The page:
Two books this week: "Survival of the Sickest" by Sharon Moalem, and "The Hero of Ages", the final part of Brandon Sanderson's Mistborn trilogy.
The first one is a fairly light read on disease and genetics, and was really quite enjoyable. It's the kind of book I tend to read when I decide I want to read something intelligent, and it's a lot more modern about genetics in that it discusses genes as being much more dynamic than you'd find in more traditional ("older") books on the subject.
It's a bit unorthodox in other areas too. I like the aquatic ape hypothesis that the book brings up as much as anybody, but I guess that's not very mainstream. But whether mainstream or not, the book is a very enjoyable read and definitely merits reading.
As to Hero of Ages, I'm happy to finish the trilogy. It was a worthy finish, and I like Sanderson (both in Mistborn and in Elantris).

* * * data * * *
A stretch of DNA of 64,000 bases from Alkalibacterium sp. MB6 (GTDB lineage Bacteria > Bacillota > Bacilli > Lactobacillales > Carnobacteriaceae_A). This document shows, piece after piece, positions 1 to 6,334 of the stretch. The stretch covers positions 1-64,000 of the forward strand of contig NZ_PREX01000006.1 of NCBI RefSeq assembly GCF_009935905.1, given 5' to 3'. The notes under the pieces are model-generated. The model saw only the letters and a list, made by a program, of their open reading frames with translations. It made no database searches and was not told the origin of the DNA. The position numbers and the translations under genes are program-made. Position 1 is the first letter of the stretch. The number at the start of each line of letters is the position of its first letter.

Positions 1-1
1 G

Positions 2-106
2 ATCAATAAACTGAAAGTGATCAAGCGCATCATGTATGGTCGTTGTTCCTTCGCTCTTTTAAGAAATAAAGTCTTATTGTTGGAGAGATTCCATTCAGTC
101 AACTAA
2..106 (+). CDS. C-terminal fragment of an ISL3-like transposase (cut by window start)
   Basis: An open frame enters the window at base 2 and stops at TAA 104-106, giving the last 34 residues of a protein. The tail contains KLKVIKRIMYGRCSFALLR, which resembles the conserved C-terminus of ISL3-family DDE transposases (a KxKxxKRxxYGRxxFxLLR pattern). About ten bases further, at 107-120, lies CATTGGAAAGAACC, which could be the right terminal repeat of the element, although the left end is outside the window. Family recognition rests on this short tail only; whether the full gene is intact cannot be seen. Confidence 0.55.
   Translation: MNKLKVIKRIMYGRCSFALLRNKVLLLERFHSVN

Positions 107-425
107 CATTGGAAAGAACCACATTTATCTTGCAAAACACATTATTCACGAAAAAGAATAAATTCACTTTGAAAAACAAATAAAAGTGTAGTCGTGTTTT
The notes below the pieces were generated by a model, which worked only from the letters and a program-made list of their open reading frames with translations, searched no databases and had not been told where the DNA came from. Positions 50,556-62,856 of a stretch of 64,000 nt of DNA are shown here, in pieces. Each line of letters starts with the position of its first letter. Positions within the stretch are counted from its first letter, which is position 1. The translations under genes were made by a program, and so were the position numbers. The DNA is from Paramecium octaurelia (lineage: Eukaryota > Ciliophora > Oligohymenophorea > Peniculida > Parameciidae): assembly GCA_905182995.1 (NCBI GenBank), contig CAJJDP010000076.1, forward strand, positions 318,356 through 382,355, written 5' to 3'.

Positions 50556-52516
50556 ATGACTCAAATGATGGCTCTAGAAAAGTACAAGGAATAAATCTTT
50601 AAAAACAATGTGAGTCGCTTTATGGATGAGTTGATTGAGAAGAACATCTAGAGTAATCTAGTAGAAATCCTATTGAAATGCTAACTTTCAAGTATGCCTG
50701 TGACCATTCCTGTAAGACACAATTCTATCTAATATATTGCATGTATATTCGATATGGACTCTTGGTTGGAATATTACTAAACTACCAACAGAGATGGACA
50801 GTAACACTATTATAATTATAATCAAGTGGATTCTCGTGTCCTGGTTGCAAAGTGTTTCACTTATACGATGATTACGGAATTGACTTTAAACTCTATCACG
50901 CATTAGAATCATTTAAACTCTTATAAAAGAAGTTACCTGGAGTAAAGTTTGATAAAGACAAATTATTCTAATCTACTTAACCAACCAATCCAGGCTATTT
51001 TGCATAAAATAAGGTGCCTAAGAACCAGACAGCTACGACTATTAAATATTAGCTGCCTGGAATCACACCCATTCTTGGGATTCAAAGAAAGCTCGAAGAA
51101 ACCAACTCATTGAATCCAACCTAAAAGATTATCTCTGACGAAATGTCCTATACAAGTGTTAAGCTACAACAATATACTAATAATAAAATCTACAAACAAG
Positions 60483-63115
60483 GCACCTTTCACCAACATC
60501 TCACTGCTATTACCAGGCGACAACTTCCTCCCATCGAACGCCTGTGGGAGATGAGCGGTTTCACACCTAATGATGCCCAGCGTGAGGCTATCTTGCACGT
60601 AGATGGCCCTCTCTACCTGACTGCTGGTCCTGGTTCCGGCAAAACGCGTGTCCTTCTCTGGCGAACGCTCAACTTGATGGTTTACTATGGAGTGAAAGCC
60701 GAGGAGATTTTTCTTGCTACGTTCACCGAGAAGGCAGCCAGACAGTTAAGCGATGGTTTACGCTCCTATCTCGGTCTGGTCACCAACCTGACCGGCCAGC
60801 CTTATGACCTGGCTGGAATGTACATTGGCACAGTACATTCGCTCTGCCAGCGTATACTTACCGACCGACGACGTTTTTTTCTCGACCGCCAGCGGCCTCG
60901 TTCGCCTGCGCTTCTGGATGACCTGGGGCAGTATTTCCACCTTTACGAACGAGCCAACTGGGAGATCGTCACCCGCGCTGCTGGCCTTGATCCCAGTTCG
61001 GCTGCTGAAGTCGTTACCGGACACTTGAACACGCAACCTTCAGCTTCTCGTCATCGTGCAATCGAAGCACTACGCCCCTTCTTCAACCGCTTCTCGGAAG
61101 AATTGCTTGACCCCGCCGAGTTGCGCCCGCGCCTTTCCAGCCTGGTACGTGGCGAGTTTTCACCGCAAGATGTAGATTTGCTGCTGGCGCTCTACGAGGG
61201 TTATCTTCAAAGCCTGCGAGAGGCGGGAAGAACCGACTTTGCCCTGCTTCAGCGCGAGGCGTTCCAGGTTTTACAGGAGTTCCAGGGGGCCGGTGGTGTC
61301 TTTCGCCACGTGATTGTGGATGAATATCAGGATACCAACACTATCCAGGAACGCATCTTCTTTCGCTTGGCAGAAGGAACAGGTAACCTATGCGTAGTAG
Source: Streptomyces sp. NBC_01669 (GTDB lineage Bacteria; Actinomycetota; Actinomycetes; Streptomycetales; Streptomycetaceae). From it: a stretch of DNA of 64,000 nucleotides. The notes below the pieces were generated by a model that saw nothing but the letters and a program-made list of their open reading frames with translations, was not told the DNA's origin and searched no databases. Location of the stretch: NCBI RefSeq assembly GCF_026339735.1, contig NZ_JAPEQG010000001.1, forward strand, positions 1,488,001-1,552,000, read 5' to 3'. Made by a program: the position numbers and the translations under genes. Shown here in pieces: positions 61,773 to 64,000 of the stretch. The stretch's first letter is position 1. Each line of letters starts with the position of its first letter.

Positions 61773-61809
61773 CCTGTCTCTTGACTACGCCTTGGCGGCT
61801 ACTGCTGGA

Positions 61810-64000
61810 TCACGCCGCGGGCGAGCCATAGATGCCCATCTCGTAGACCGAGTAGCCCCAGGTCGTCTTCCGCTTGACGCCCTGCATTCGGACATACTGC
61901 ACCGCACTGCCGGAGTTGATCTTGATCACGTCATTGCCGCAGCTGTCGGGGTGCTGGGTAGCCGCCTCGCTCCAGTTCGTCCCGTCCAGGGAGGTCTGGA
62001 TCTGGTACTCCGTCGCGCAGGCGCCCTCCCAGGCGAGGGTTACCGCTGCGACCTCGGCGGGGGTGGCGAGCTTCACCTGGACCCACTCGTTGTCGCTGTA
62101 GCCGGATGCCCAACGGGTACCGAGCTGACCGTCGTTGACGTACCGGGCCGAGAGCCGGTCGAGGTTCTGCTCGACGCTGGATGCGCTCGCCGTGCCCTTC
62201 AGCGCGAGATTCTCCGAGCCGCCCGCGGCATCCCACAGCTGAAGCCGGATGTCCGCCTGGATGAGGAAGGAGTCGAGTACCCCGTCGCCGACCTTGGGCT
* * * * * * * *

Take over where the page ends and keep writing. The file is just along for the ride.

My only real complaint is that I just hate being forced to buy hard-cover books - they take up too much space in our already cramped bookshelves, but more importantly they're also much harder to read. I like reading lying on my back, and since I don't do any sports my muscles have atrophied to the point where holding up a hard-cover book for hours counts as more exercise than I really consider enjoyable.
(I keed, I keed. I can bench-press a hardcover book all day long. But it's true that they're less convenient)
So if you haven't already been suckered into the Mistborn trilogy, I'd suggest holding off until you can find it as mass-market paperbacks. I didn't have that choice - as usual, I had made the mistake of starting the series too early, and I'm not big on the whole "delayed gratification" thing. Which is why publishers do that whole hard-cover thing, of course.
But maybe you like hardcover books. Some people seem to think that it's a status sign. I'd personally much prefer that publishers just came out with a (more expensive, by all means) paperback initial printing, but I guess I'm odd. I pay for the words, not for the bulk.